The dignified merchant banker knew how to do things to minimise any embarrassment and maximise the memory of an Australian Treasurer. He picked up Treasurer William McMahon and his wife and personally escorted them to the jeweller in the South American city hosting the IMF meeting.

My old boss Max Newton went along for the ride as his close mate Billy picked a little something that took Sonia’s fancy. I remember Max recalling how cheap the sparklings were. Not a hint of impropriety. Just an Australian Treasurer taken to a place of incredible value by the boss of the firm that handled the country’s international loan raisings. No gift to declare because this had been a purchase.

There are many ways to thank a politician for services rendered or services expected or for no services at all apart from being a lovely person. It is the somewhat seedy side of politics that politicians prefer not to talk about and journalists, prone as a profession to a little payola of their own, are normally reluctant to investigate. Every now and then the public get a little peep through the curtain – like the couple of examples on last night’s television and in this morning’s papers.

Federal Opposition Leader Kim Beazley has had to wince about his relationship with the Australian champion political fund raiser Brian Burke. Those taped phone calls showing how Burke obtains a quid pro quo for his financial largesse come election time were embarrassing. But not embarrassing enough for the cock to crow once let alone three times. Just a muttered cackle about postponing the friendly relationship while investigations are continuing.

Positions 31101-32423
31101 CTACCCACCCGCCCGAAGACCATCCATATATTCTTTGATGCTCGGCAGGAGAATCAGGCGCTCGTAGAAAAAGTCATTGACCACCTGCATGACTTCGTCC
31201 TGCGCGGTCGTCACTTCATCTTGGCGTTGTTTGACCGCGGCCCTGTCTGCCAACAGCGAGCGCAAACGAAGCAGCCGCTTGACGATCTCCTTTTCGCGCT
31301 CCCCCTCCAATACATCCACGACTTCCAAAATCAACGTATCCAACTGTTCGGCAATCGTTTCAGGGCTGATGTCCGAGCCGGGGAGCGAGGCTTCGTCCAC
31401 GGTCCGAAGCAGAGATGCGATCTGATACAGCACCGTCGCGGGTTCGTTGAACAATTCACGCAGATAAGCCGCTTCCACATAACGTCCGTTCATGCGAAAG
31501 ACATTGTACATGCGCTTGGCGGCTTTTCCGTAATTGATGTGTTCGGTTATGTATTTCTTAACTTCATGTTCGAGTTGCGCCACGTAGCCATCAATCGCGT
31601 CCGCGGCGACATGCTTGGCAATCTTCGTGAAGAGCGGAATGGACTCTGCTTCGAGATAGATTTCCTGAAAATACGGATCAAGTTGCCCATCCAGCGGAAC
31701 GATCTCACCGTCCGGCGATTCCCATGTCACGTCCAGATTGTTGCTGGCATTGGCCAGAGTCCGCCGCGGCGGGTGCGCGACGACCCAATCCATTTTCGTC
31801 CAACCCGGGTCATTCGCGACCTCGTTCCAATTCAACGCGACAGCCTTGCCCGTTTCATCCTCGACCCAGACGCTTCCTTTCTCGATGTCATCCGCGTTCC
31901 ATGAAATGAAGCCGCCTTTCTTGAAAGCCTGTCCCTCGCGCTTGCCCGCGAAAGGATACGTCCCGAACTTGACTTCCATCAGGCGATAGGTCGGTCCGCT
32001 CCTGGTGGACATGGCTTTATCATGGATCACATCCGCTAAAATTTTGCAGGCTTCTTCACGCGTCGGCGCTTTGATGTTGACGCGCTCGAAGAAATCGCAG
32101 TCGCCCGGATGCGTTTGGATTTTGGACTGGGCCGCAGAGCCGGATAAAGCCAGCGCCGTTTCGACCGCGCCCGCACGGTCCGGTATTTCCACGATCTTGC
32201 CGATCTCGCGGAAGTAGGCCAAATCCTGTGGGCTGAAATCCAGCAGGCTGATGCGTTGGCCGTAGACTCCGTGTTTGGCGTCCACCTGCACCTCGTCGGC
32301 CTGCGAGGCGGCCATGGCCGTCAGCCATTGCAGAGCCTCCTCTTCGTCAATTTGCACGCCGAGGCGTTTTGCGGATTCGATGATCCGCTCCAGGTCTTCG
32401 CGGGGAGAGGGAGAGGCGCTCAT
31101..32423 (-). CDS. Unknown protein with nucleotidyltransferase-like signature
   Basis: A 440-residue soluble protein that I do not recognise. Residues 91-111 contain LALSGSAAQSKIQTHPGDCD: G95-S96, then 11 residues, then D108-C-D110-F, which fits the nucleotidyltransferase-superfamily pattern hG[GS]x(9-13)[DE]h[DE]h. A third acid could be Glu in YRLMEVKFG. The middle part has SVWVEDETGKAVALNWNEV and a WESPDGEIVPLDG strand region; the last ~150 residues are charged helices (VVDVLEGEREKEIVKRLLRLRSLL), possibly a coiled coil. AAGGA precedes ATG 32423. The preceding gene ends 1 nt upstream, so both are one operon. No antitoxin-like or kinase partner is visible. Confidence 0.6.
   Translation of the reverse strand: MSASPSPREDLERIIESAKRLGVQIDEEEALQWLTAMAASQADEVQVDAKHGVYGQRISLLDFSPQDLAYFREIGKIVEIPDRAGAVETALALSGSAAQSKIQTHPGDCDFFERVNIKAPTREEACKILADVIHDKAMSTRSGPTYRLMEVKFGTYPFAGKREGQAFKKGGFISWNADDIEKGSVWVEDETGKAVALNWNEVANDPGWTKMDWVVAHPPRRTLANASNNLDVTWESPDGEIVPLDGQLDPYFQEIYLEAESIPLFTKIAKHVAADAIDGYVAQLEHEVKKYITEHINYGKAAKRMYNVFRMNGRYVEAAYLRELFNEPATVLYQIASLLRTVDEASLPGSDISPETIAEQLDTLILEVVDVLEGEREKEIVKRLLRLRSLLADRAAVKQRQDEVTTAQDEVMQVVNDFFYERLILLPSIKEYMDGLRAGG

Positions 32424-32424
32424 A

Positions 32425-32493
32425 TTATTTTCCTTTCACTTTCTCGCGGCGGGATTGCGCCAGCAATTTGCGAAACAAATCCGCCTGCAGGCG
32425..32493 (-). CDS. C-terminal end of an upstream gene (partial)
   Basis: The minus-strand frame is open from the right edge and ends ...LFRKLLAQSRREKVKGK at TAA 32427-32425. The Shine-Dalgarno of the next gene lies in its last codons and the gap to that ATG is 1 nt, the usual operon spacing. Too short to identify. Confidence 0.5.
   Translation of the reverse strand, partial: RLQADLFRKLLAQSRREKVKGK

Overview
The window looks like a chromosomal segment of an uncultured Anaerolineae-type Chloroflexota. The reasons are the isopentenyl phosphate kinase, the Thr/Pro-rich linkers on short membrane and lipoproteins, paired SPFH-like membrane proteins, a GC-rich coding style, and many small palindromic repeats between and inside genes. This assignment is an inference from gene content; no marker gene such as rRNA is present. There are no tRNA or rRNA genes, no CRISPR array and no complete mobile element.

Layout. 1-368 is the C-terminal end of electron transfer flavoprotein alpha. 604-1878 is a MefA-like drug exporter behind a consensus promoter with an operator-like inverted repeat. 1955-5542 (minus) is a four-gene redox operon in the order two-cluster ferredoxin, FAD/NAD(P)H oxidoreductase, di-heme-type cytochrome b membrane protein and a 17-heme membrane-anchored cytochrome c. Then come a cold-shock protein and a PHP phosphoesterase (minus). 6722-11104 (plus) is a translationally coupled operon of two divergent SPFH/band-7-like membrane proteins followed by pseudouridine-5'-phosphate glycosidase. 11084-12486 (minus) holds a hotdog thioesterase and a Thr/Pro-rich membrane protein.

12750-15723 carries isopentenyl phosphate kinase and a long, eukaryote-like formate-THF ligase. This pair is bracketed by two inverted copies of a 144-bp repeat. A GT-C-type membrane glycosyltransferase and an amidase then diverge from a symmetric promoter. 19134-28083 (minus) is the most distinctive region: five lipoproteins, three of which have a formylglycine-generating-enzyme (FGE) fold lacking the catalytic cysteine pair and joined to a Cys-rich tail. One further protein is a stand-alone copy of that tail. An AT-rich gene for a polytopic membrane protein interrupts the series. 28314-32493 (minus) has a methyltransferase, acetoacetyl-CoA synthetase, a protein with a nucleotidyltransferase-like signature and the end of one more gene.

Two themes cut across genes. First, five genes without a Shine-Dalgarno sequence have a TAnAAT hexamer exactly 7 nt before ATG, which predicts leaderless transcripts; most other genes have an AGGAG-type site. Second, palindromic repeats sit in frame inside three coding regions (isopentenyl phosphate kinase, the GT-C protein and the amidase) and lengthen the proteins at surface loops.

The would-be Opposition Leader Bill Shorten is learning about the money trail before even entering the House of Representatives. The national secretary of the AWU and the candidate for the safe seat of Maribyrnong has decided to hand back to donors the money collected at a fund raising lunch in Perth organised for him by Mr Burke. Not that he needs to worry too much. Dick Pratt of Visyboard can just run another little soiree for him at Raheen and the loan of the Visy executive jet is a neat little subsidy and cheaper than paying economy class on Virgin.

As for the acting Queensland Premier Anna Bligh, she would like it known that she can not be bought by a property developer for six bottles of wine. With a value less than $300 they were not even worthy of being declared on her list of pecuniary interests. As she told The Australian: “I don’t believe there is anybody out there who thinks two six-packs of wine would influence a government minister to do anything. I think it’s implausible. I think it’s a nonsense … it is bottom-of-the-barrel muckraking.”

As a Barossa wine merchant I could not agree more. My brother and I always maintain that a delivery of a minimum five dozen is necessary to get a politician’s attention. And even then we can not guarantee success. We tend to agree with the Californian legislator Jesse Unruh who once remarked: “If you can’t drink their booze, take their money, fool with their women and then vote against ’em, you don’t belong in politics.”